Last night the second episode of Grayson Perry's TV series 'Who Are You?' broadcast on Channel 4. The series follows Perry as he talks to individuals with unique lives, unearthing the stories behind them and the challenges they face. So far we have seen him interview disgraced politician Chris Hune, A Celebrity Big Brother contestant, a White-British convert to Islam, a pair of same sex parents and more.
It may not surprise everyone that Perry is drawn to these individuals that reside at the periphery of society. The artist is a well known character himself, famous equally well for his cross-dressing as well as his award-winning art. Perry's on-screen persona helps link us from our comfortable lives to the scenarios of these remarkable people. It also reflects on Perry too, helping us see how his interactions with the show's stars helps shine a light on what may drive the artist on a personal level - known for creating art based on his troubled upbringing. In many ways it is reassuring to see a markedly high threshold for tolerance on this TV show, regardless of the paths taken by the interviewers on their journey to social isolation. This series serves as a reference point from which Perry's art and personality collide, and it helps us see what life in the extreme is like, rather than causing us to deduce it from interpretation.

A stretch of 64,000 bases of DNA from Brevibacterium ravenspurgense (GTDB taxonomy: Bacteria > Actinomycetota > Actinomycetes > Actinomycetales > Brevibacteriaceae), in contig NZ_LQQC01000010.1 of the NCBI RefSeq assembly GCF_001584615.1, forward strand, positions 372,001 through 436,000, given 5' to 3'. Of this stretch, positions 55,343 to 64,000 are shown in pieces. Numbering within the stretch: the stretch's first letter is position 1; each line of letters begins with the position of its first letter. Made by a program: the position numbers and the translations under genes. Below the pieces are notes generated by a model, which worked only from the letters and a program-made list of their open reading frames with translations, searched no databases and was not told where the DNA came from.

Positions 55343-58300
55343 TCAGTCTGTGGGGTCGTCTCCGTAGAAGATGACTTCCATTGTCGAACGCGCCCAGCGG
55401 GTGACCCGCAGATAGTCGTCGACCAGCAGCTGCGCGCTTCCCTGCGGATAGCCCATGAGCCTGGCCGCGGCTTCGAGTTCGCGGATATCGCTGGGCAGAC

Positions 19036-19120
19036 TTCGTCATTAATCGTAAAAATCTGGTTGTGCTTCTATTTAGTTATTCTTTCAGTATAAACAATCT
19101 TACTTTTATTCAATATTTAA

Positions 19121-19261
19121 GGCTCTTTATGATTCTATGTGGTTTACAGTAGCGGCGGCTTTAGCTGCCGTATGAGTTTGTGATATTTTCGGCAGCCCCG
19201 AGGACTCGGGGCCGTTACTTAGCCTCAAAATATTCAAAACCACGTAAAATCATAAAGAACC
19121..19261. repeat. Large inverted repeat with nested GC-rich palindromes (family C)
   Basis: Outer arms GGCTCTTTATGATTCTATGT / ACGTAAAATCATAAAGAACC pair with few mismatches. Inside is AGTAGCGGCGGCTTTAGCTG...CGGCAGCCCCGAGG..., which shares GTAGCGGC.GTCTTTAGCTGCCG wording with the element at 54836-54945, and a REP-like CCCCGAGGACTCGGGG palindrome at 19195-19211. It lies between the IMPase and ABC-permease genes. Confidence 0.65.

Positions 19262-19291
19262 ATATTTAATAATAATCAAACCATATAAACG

Perry's iconic ceramic urns are often detailed with intricate designs drawn into the clay, as well as glazing techniques and photo-transfer methods. As well as his ceramic work he has also produced a wealth of works in conventional media, such as creating works in iron, print, and tapestry. His works often represent the tumultuous relationship he had with his mother, father and step-father. Audiences are also invited to meditate upon religious, class, and socio-political issues that Perry is also outspoken on.
A prolific creator, Perry has held shows at the British Museum, Tate, the National Portrait Gallery and the Saatchi Gallery to name a few. He is often regarded as one of the most successful ceramic artists in work in today, and with good reason. Perry's work has proved enduring and in 2013 he was appointed CBE for his services to contemporary art. In 2003 he received what is arguably his most significant award, the Turner prize. Judges noted that they admired his use of traditional ceramics and his uncompromising engagement with social and personal issues.
Affiliation is the Word
Perry's ties to classic British institutions is just one thin that has helped him maintain his level of popularity. Here at Flame Tree were proud of our own ties to iconic galleries such as Tate, the National Portrait Gallery, Ashmolean, the British Library, the Museum of London, Royal Academy of Arts, and many more.
We have an excellent range of artists and famous artworks across calendar, diary, notebook and family organiser formats.